Managing your kids’ devices with Screen Time

Over the last two weeks, I’ve been trialing an app called Screen Time that manages the activity on mobile devices, specifically those used by children.

The growing use of mobile technology by children on one hand is encouraging, as they have use of devices, user experiences and gestures that would have been completely alien to myself growing up in the eighties. However, as I write this, the sun is setting on what was a bright warm day where you want your children outside the house and doing anything but hunched up over a small screen.

And that’s before you start to question what they’re actually looking at on their devices. Safety is key to their digital development, but instead of trying to manually meter their time and nag them to come off their tablet before dinner, Screen Time offers a way to do all these in one go.

Offered for iOS and Android, there’s a free trial for 14-days (6 months is 14.99 GBP and a year 29.99 GBP) so a risk-free way to start. The clever thing about the pricing is that it’s per family, so you can have unlimited children and devices added to your account. After adding your children, you can set up parents or carers as managers, and then install Screen Time on the children’s devices. Note that the app asks for lots of permissions because it needs to control the whole device. After linking these together, you’re all set:

Screen Time does two major things: the first is control the time spent on the device by your child. You can set this up as either a total number of hours a day, or between fixed hours, so for our two sons, we decided to allow a total of 90 minutes each weekday (2.5 hours at weekends) to be spent how they choose. But we’ve set the operating window from which they can use it, so, for instance, their devices stop at 8am to allow them to finish getting ready for school as shown above.

The bedtime mode has a further interesting feature. Assuming your child hasn’t used up their allocation, you can set a separate, restricted list of apps to use before lights-out. So for our eldest, he’s allowed to access Google Newstand to read his magazines, but he can’t play any games. This screen shows the bedtime settings:

Screenshot-bedtime

Note that the Play and Pause buttons at the bottom activate and deactivate access for all devices in one go. When pausing, the kids get a 20 second warning that the tablet will stop – enough time to pause or save what they’re doing. We’ve learnt that our boys are gradually accepting the idea that whatever they do on their device is monitored.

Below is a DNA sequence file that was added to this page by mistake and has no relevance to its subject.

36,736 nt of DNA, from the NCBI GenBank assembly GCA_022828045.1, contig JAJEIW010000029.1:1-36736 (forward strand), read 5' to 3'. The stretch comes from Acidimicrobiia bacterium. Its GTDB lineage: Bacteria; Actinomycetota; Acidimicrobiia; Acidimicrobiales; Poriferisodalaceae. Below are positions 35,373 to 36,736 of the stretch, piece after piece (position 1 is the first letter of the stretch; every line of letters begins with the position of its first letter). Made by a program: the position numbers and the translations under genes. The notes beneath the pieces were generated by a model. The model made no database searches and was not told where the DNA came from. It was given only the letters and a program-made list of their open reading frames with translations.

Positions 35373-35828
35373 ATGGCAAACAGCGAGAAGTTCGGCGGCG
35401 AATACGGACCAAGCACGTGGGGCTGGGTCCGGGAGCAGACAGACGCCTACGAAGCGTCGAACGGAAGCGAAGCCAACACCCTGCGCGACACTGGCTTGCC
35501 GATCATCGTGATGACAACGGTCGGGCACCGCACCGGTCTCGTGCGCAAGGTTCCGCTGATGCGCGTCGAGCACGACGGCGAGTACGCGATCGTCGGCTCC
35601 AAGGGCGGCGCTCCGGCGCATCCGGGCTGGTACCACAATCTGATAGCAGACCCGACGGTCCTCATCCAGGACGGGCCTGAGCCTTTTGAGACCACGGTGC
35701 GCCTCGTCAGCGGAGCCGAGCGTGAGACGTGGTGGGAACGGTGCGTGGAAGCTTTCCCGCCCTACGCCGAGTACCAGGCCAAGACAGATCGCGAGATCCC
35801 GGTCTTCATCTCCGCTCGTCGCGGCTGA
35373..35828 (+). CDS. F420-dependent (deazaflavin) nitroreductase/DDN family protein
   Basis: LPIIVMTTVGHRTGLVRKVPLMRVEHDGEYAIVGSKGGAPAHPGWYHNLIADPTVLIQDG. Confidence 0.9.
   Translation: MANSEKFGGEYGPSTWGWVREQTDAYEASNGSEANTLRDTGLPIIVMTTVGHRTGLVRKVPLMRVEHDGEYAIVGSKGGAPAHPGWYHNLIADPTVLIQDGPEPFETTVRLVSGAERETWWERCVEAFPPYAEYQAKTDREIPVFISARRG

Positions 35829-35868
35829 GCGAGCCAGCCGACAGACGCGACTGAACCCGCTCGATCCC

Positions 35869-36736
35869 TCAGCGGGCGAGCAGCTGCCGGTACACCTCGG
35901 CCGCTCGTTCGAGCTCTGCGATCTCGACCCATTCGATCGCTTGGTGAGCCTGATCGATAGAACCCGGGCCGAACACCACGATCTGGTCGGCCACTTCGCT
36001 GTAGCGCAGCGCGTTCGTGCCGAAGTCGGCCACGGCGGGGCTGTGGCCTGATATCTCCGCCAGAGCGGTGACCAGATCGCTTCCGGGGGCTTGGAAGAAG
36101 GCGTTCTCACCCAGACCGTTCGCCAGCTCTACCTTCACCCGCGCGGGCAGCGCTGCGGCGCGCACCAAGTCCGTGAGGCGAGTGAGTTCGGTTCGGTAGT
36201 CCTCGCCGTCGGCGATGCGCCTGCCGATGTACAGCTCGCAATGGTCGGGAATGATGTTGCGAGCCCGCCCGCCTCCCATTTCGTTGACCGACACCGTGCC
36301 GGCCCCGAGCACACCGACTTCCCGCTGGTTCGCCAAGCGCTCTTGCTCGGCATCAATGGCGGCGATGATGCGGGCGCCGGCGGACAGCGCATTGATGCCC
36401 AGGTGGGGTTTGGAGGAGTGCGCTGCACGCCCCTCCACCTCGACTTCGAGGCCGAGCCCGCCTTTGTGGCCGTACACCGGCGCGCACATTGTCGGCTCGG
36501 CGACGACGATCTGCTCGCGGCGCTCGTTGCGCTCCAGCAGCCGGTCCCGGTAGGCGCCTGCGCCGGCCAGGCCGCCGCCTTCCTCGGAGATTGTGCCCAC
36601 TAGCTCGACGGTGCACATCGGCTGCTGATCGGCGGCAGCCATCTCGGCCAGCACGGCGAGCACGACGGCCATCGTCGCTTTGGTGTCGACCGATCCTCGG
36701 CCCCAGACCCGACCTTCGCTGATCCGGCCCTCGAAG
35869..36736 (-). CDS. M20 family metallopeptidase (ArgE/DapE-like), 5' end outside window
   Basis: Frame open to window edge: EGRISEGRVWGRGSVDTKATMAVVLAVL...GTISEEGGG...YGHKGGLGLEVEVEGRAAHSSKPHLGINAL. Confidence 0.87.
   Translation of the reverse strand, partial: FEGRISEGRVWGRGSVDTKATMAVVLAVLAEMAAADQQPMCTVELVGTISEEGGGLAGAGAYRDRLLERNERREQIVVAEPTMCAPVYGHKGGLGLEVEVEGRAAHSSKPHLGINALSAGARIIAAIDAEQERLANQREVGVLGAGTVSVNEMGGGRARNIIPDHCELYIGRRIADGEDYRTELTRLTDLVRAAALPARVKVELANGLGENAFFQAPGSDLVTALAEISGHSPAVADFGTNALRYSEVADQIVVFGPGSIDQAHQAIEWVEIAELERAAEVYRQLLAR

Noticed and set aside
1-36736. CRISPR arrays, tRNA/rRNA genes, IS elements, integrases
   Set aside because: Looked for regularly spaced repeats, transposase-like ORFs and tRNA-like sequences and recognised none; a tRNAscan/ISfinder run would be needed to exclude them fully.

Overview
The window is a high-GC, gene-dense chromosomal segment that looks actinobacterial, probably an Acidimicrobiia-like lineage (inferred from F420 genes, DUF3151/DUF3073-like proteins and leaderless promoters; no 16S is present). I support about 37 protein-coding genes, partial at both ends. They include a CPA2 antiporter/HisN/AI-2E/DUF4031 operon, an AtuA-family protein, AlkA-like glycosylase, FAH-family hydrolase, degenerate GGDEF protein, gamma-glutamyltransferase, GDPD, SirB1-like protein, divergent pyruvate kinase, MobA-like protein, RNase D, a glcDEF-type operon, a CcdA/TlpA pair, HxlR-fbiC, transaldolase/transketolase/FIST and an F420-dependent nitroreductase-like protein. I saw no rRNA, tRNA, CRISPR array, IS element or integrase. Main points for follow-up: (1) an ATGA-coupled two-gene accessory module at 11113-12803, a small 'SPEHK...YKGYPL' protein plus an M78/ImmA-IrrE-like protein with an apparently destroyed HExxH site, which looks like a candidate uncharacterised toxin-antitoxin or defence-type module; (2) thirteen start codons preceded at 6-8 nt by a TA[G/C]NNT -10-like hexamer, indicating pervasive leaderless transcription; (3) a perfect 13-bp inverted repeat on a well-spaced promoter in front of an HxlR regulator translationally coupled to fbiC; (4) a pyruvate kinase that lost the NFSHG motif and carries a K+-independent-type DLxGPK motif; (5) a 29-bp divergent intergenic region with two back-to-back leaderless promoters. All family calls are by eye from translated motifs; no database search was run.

The second main feature is reporting what your children are actually doing. This is in the form of selectable notifications and emails. So when my eldest Cameron reached his daily limit, I get an email, like this:

You can open up access to certain apps, such as Chrome, for short periods of time. This helps for things like homework research if needed, while web searches are also recorded. You also get a daily emailed report of what apps they’ve been using too:

It’s possible to restrict access to any app they’ve installed remotely by blocking it, and, if you’ve given them permission to install apps themselves, you get notified:

A neat feature is the ability to reward your offspring with additional time on their device for completing tasks. Tasks can be anything you like – they are free to define. This gamifies the whole experience but really switches the obligation from one generation to the next. You can set a number of chores for completion, and then your kids can take a photo and beg for more time!

This can also be a notification on my phone:

The first few of these requests were met with some humour, but over the weeks, my two sons have stuck to it and I regularly get requests for more device time in return for tidier bedrooms.

Most notable about this experiment was other parents’ reactions when you explain the trial – there’s real interest, and a sign that while the concern persists, many don’t really know what to begin. Certainly, until we’d started this trial, it looked both complicated and requiring a lot of effort.

Screen Time works really well, and we decided to take up the 6 month purchase option. If it’s still working for us after six months, we’re certain to go for the year. There’s such a wide variety of features and controls that aren’t too taxing to use, but allow fine control for all family situations.

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